How? Have the Government forgotten—has this House forgotten—that the last great activity of the British Government in Geneva was in those Budget Committees, and every representative the Government had at Geneva on those Committees, in some cases absolutely alone, without the support of any other European Power, opposed extensions and the necessary money to make extensions in League work and League activities, until at last, almost shamefacedly, they had to with-draw from the discussion and content themselves by carrying out the instructions the Government gave them to vote alone against the proposals made at Geneva? As far as assisting the League to promote disarmament is concerned, again what is the story? It is no such thing. Where is the assistance to promote disarmament? Let us remind the Government of what has happened. There was, first of all, the last meeting of the Preparatory Commission. What happened then? There was, in the first the instance, a universal agreement that naval building tonnage should be limited. That was common to every country. Then within that agreement we proposed certain categories, to limit certain sections, certain parts of naval building. The French did not agree with us. The French proposed a compromise. We could not agree with the compromise. Italy refused categories altogether, and the meeting was abortive in consequence. Then with regard to land forces: The French refused any limit upon trained reserves. Germany would agree to nothing that did not contain a limitation of such reserves. We urged limitation which the French would not accept, and our limitation was urged without any regard for Continental conditions created by the fact that the Continental armies were conscript armies. An agreement could not be come to on that section.

Then we proceed to Geneva, and what is commonly represented as the Anglo-American Conference. Here, again, what was the position? America was in favour of limitation of the total tonnage, and, in addition to that, of certain categories, especially the 10,000 ton cruiser category. We were in favour of no limitation of light 6,000 ton cruisers, and America's need of defence in the event of war breaking out being totally different from our need of defence in the event of war breaking out, and the Government being unwilling to meet them, the Conference broke down and there was no result from it. Then we come to the next stage—what is known as the Anglo-French Agreement. Again, we came to an agreement which provides that there shall be no limitation of light cruisers and no limitation of 600 ton submarines, and also no limitation of trained reserves of land forces. I cannot believe that those who negotiated that agreement were unaware of the fact that there was riot a single new point in the agreement, but that every point on which we met France had already been rejected by America, by Italy or by Germany. It was an agreement not to limit armaments. It was like trying to confine armaments within an area, and putting up walls on three sides of that area, leaving the fourth side open for any sort of action in which individual States might care to indulge, and the programme of free building, the very kind of arm which was left subject to International competition, was the arm that would have struck us most of all in the event of a war breaking out. They sacrificed in that agreement the most elementary consideration of the safety of Great Britain, except upon one consideration only, that there should always be a pool of our own Government and the neighbouring country across the Channel, and upon that assumption so much mistake, so much false suspicion has been spread throughout the world, and for that we are solely responsible.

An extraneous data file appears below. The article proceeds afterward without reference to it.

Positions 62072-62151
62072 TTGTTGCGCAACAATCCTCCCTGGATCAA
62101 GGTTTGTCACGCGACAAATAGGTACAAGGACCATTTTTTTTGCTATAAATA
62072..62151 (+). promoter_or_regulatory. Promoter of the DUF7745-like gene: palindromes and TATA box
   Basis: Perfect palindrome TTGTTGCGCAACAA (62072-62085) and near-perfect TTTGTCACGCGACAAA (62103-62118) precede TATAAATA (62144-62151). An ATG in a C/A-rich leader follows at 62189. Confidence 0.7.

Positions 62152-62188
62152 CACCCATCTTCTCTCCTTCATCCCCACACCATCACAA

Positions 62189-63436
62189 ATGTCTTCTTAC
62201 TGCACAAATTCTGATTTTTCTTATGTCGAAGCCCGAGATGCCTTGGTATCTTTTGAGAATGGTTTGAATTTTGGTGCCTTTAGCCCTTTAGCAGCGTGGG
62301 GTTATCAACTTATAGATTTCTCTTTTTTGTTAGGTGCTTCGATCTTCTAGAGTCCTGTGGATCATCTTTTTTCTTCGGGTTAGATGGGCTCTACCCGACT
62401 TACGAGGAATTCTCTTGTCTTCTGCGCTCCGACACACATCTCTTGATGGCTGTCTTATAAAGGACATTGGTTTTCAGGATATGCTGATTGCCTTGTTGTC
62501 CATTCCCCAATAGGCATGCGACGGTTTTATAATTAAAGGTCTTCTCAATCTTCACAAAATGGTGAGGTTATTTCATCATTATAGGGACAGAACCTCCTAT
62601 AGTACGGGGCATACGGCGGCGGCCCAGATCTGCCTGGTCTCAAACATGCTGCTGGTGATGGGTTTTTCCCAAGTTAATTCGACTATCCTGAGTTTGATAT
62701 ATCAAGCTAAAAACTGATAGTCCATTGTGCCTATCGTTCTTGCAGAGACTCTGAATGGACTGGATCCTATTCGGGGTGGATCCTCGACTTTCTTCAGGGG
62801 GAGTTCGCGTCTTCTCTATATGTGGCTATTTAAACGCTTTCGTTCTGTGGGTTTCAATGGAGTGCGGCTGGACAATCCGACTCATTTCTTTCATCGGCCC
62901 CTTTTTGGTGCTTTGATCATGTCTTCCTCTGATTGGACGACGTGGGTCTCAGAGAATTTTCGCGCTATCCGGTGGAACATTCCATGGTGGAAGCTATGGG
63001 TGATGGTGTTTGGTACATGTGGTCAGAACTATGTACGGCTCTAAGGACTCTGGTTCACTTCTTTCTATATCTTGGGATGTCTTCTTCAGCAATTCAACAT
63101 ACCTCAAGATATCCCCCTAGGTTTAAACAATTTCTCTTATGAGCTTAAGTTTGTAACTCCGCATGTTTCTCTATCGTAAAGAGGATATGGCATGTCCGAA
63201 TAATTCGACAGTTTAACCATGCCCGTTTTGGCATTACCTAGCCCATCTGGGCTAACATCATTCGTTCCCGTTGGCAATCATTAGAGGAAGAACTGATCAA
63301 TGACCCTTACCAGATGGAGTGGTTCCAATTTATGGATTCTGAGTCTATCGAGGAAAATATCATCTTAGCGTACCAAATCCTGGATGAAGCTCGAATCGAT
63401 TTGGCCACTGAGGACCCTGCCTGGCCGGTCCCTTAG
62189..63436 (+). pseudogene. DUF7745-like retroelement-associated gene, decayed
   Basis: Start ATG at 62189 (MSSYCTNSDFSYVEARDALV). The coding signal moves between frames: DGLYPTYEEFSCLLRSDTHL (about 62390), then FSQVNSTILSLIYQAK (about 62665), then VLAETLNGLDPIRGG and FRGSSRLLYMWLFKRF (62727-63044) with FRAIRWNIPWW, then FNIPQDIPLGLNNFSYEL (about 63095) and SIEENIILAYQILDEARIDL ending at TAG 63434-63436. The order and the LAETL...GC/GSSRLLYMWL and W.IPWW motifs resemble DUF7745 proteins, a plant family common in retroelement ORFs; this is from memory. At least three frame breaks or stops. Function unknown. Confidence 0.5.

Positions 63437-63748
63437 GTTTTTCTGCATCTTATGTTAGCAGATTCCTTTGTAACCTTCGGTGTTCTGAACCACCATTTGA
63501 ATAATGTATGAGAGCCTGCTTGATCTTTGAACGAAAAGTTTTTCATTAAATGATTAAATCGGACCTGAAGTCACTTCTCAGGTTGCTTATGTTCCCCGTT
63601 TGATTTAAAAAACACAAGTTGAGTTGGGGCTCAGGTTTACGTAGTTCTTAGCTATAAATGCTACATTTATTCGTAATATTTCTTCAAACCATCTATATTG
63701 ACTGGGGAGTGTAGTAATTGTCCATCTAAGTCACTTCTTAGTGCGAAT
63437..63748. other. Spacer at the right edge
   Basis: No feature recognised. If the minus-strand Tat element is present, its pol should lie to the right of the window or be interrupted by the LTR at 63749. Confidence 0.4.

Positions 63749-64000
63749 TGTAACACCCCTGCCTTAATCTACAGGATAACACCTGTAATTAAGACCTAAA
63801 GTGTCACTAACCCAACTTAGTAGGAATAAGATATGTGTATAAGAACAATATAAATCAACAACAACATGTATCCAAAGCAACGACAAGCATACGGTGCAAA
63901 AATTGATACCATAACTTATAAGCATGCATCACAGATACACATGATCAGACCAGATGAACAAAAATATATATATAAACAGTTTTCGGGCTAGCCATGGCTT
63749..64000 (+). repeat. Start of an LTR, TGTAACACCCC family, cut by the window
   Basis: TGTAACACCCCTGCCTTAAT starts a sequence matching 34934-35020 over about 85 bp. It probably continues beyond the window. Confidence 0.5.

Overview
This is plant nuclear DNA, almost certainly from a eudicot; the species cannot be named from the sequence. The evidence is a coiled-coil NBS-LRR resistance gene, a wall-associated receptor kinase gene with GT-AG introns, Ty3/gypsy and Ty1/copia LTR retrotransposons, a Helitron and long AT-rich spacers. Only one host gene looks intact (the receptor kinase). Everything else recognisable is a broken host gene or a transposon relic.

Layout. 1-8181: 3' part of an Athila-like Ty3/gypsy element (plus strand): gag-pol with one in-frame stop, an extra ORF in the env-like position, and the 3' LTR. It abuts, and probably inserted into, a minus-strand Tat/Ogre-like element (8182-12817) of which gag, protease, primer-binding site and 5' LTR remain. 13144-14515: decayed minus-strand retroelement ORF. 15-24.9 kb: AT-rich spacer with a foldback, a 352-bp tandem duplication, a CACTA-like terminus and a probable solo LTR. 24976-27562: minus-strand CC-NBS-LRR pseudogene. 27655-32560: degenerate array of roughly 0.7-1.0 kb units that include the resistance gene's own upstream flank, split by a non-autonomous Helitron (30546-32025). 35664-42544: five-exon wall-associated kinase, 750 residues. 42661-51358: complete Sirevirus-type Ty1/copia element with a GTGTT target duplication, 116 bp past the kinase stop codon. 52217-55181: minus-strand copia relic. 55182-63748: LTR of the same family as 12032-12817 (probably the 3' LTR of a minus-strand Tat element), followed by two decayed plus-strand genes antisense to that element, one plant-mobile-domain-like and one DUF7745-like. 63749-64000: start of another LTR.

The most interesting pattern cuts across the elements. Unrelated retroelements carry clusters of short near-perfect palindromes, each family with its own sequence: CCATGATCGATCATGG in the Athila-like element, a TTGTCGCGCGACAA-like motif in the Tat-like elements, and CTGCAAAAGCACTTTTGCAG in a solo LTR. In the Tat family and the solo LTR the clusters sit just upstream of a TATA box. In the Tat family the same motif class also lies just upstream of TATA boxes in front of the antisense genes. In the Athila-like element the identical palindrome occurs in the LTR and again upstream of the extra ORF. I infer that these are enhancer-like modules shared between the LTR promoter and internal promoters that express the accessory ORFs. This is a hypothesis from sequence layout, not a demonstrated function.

This was not only a failure to agree to limit armaments, That was not the only significance of this Agreement. It also meant this. By the way it was announced, first in this way, first this part and then the next part, the leakage in newspapers and so on, it upset the whole confidence of the Nations of Europe. No one could have been on the Continent at the time without seeing what a tremendous damage it had done to the calmness of the European mind. How could we do it? The excuse of the Government has been that all this was done in continuation of certain suggestions made by the Chairman and others of the Preparatory Commission. That is not the case. Whoever suggested, or whoever would have thought of suggesting that France and ourselves alone coming together, could possibly have produced a scheme that could be accepted by the nations of Europe and America? Two nations coming together in secret., devising means of an agreement, leaving America out, leaving Italy out, leaving out the other nations which had already disagreed, we two coming together and making up our minds, and then publishing in tie awkward and fumbling way the Agreement, could do nothing but damage the peace and security of Europe.